The Swiss Authorities held him in high regard and, not surprisingly, made him Switzerland’s first Four Star General (the term did not exist at the time) when the Catholic Cantons planned to secede in 1847. Dufour led his 100’000 men army in 4 weeks to victory by concentrating overwhelming force against his opponents. Fully aware that he fought a civil war, he stressed that losses must be minimized. After every war there is peace. He knew that building peace was much easier if casualties were light. Dufour’s record was outstanding. By concentrating his forces to the maximum, his opponents often surrender without putting up a fight. The total casualty list did not exceed 111 lives. His foresight made it possible that Protestant and Catholic Swiss Cantons could get back together after the war and live in peace.

Guisan's Federal Troops at the Battle of Gisikon in 1847


It was thus natural that he looked at the wars of Italian Reunification with horror. Modern technology had made the battlefield a slaughterhouse. Together with Henry Dunant and three others he founded the Red Cross in 1863 and launched the Humanitarian movement which is today the largest volunteer movement in the world and intervenes in every armed conflict. Humanitarians cannot prevent wars but they can make returning to peace easier.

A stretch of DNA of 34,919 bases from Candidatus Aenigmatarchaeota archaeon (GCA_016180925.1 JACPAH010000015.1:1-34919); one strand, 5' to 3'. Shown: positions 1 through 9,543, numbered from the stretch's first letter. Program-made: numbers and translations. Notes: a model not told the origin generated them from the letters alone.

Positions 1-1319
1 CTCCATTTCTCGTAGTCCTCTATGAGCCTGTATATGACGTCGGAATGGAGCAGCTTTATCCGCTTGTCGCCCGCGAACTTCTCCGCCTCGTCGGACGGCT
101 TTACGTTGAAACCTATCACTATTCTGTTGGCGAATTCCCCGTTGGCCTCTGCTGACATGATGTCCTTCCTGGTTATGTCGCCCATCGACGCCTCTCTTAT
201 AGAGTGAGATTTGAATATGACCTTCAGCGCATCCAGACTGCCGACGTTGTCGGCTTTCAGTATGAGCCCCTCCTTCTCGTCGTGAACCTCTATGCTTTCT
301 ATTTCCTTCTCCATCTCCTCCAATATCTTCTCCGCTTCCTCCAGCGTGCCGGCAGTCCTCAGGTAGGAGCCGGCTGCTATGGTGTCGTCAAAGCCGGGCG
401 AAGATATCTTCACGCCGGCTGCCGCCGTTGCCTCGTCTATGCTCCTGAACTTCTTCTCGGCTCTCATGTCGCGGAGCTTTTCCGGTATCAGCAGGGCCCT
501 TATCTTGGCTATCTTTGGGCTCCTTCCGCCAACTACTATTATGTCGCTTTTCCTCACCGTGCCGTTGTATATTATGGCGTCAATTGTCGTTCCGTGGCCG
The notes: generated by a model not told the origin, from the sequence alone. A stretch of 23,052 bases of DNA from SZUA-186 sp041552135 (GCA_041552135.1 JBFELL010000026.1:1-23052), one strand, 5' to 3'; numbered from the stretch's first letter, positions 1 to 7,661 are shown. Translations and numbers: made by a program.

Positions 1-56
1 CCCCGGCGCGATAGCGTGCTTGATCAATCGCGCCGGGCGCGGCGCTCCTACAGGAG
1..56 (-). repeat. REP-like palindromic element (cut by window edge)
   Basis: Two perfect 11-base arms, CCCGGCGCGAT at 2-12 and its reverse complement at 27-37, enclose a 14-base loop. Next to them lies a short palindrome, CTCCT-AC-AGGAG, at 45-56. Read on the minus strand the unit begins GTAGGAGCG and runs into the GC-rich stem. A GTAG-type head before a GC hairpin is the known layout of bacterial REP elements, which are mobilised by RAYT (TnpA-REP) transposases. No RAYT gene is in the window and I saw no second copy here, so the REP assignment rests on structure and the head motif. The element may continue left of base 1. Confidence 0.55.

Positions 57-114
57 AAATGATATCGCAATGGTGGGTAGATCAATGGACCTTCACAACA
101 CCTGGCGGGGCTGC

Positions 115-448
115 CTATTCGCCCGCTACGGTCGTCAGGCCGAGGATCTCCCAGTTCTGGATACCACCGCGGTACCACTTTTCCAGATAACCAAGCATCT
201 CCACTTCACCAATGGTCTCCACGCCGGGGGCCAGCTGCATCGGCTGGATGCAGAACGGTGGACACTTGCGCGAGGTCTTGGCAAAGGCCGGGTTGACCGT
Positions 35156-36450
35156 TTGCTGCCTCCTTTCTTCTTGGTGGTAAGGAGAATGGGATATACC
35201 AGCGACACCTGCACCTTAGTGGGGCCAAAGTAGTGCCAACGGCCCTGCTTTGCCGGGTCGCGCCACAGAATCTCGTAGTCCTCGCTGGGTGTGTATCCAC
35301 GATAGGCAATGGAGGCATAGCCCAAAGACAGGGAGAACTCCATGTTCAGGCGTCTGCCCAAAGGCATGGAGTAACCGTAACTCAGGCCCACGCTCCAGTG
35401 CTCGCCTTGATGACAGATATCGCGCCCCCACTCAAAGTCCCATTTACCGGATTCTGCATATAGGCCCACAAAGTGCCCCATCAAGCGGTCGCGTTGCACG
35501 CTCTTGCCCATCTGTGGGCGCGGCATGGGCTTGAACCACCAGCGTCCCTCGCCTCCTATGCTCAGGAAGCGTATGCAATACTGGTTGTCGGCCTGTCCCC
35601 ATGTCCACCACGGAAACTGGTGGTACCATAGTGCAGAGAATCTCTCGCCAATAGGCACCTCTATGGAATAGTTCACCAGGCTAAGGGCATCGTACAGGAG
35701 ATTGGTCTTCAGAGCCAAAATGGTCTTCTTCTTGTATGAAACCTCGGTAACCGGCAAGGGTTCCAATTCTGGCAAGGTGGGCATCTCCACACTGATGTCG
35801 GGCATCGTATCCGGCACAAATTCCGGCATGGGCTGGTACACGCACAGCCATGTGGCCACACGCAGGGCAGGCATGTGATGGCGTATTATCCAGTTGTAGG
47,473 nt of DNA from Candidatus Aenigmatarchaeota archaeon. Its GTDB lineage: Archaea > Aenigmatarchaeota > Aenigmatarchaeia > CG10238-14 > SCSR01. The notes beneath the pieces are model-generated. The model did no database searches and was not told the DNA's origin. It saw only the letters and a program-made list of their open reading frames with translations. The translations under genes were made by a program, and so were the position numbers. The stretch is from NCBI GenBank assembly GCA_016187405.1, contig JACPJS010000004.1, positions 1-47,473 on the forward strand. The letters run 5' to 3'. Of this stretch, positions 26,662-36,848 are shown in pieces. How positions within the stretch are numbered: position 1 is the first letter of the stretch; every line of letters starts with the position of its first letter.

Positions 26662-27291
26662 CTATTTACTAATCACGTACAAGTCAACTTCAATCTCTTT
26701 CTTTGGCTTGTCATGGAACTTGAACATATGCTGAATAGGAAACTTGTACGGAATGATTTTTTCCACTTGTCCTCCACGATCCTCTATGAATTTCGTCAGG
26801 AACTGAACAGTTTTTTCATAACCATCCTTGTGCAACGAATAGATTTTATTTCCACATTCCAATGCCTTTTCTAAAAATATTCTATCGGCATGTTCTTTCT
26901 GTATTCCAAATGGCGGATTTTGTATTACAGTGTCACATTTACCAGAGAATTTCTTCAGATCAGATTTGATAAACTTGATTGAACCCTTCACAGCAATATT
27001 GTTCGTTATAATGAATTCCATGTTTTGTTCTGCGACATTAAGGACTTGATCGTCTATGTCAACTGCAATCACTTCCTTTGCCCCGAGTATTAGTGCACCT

Our Operations in Syria - challenging but necessary


My connections to Dufour are manyfold. Born 81 years after his death I used his maps every day during my 35 years in the Swiss Army, attended the War Academy he founded and now serve as Assembly member to the International Committee of the Red Cross which he created. I do not know whether Dufour loved Corfu as much as I do – but knowing that he stayed there for four years, I guess he did.

General Guillaume Henri Dufour, 1787 - 1875

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jennya1027
Mar 08, 2021

I love this blog!!!